MORNING SENTINEL: Basketball teams open with optimism

MORNING SENTINEL: Basketball teams open with optimism

Click HERE for the orginal article - written by Morning Sentinel Staff Writer Travis Lazarczyk

WATERVILLE — When you graduate four key seniors, including the second-leading scorer in team history, you start the season as an underdog. Thomas College men's basketball coach Geoff Hensley knows this. 

"We lost a great senior class. With a great group of seniors like that, it's tough to replace them," Hensley said. "But I'm being optimistic about this team."

Hensley's team passed its first test. Trailing by 10 points at the half to Nichols, the Terriers rallied to take an 80-75 win.

The Thomas women's basketball team, meanwhile, may have found the scorer it has needed for a few years in freshman Kari Stubbs. While one game in is certainly no sample size, the freshman from Auburn scored 21 points and grabbed seven rebounds in the Terriers' season-opening 79-49 win over the University of Maine-Presque Isle.

"We have a brand new team. We have four from last year on the team and we're building. We're building this program,and we're doing it with the right people," Thomas women's coach Emily Cummins said. 

Thomas went 3-22 in each of Cummins first two seasons as head coach. Now, Cummins is hoping to see her recruiting efforts begin to bear fruit, with the addition of players like Stubbs and junior center Amira Jones, a transfer from Southern Maine Community College, where she averaged a double-double last season. Jones had 11 points and 13 rebounds in the victory Tuesday. 

Stubbs scored the Terriers first five points and went 8-for-12 from the field, including 3-for-4 from 3-point range. Stubbs was initially attracted to Thomas because her father, Mark Stubbs, played basketball for the Terriers. When she heard Cummins' sales pitch, Stubbs was sold.

"Coach Cummins approached me and her idea of where she wants this program to go, it just hooked me," Stubbs said. "Just the chance to play college basketball is incredible and I'm thankful for it every day."

Point guard Jordan Turner, also a transfer from SMCC, is another key newcomer. 

"The kid is just tough. She's going to get to the rim. She's going to handle the ball. She's going to be a tough defender. Today, she had eight assists and two turnovers, and that's something we haven't had before," Cummins said of Turner.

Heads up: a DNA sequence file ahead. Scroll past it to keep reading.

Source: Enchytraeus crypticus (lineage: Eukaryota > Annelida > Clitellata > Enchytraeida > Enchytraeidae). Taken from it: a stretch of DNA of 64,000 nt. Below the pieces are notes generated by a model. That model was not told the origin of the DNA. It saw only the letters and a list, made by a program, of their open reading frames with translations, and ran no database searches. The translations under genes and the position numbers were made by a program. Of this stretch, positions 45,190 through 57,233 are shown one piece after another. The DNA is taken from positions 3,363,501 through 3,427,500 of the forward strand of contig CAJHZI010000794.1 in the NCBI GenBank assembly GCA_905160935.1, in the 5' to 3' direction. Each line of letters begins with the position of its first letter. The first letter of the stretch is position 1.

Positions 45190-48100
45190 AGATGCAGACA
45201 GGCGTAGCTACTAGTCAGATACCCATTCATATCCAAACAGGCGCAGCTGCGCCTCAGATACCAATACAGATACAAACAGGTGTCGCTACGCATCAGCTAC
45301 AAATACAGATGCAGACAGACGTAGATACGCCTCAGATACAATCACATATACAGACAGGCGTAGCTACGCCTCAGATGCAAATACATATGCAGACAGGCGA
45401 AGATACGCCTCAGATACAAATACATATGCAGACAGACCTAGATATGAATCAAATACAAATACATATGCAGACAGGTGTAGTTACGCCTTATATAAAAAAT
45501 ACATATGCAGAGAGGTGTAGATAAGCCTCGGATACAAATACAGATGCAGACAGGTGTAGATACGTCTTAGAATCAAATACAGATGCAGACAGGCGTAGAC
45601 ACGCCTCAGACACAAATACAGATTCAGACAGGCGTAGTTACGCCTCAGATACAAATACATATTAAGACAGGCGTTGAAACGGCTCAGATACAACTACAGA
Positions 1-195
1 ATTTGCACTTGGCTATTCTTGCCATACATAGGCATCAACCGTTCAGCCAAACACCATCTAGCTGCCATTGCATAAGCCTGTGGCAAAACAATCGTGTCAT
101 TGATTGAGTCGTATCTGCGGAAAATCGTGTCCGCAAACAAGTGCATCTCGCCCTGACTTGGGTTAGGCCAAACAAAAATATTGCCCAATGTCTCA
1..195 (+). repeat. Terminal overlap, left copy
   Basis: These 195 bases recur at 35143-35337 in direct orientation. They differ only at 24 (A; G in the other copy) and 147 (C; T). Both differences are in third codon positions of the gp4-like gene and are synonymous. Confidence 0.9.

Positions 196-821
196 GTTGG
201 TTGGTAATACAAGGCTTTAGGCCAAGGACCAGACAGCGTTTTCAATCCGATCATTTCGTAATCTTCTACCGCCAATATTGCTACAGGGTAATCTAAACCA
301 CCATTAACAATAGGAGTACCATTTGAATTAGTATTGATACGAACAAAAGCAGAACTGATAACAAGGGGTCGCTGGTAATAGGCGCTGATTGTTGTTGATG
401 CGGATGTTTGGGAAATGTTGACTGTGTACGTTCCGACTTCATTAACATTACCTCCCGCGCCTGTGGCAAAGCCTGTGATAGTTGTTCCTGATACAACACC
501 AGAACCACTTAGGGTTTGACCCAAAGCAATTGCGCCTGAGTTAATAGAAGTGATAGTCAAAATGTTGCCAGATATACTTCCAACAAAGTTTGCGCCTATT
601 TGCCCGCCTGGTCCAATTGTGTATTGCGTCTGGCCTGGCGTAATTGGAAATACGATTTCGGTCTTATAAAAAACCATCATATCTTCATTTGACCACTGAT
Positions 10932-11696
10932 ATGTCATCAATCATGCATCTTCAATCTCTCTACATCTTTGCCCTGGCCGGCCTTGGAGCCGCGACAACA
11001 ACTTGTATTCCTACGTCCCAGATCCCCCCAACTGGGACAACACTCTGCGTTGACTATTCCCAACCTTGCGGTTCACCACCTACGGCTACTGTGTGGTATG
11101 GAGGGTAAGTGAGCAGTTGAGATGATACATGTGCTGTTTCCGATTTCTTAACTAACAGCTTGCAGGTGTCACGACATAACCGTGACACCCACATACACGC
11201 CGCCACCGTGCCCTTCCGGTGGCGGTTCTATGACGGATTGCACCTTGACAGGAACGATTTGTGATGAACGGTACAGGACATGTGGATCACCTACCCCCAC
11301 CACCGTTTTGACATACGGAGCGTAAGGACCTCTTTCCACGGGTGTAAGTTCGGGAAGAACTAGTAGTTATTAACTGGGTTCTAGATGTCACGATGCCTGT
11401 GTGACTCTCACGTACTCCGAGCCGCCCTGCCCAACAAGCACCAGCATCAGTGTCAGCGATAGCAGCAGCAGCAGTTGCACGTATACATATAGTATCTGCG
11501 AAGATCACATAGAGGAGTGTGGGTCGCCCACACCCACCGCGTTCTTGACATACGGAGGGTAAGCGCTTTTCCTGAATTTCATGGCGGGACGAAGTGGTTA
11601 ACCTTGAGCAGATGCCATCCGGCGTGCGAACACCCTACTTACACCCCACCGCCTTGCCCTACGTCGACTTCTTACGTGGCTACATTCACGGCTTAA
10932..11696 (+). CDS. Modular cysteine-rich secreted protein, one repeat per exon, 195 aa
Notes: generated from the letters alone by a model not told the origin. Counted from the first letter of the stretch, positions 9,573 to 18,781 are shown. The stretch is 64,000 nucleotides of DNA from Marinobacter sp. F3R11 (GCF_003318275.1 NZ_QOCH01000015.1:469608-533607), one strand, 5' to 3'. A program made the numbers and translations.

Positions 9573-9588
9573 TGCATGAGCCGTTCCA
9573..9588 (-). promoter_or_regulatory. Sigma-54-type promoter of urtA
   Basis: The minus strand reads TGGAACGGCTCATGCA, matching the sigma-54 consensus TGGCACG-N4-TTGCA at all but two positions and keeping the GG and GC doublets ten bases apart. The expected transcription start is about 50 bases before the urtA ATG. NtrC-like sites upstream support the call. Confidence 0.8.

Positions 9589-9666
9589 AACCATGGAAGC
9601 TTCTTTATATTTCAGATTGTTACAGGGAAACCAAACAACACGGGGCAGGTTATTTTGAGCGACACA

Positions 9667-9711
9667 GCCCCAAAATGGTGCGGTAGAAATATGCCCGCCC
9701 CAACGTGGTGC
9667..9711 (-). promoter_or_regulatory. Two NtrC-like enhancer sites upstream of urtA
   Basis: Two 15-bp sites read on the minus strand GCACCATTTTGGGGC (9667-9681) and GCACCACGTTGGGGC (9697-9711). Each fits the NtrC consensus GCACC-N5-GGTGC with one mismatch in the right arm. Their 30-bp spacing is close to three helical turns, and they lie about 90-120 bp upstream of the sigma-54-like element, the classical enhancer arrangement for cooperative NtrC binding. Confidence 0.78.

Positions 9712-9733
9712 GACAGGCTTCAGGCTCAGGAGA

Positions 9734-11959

The biggest graduation loss for the Thomas men was Levi Barnes. The all-North Atlantic Conference guard left the Terriers with a 20 points per game hole. One of the players expected to help fill that void is senior guard Tyheem Simon, who averaged 15.4 points per game last season and who Hensley calls "explosive". Simon scored 14 points with seven boards on Tuesday. Another potential offensive threat is junior Carlos Gonzalez. The 6-foot-7 center averaged close to a double-double last season, 10.2 points and 9.8 rebounds per game. Against Nichols, Gonzalez dominated the paint, scoring 19 points and grabbing 12 rebounds.

"We're expecting big things from him," Hensley said of Gonzalez. 

Newcomer Jordan DeRosby, a Waterville native, could be a factor in Thomas' backcourt. DeRosby comes to Thomas after spending the last three seasons at Southern Maine Community College. The transfer brings plenty of college basketball experience, Hensley said. DeRosby scored 13 points in his Thomas debut Tuesday. 

"He can come in a contribute immediately," Hensley said.

Senior point guard Ian King had seven assists in the win, and Hensley called King the best passer he's seen at the Division III level. Hensley said he wants the Terriers to speed things up, to get out and run the court more. 

"Compared to last year's team, this team is more athletic. We'll try and use that as one of our strengths," Hensley said. 

Against Nichols, that athleticism didn't translate into quick baskets, at least not at first. The Terriers scored just two fast break points in the first half, falling behind by 10 at the break. In the second half, Thomas scored 12 fastbreak points, and that ability to push the pace was a key to the comeback. 

"We seemed to connect really well, especially in the later parts of the game," DeRosby said. "We know our strengths, and our strength is to run. To run, we've got to play defense and get stops."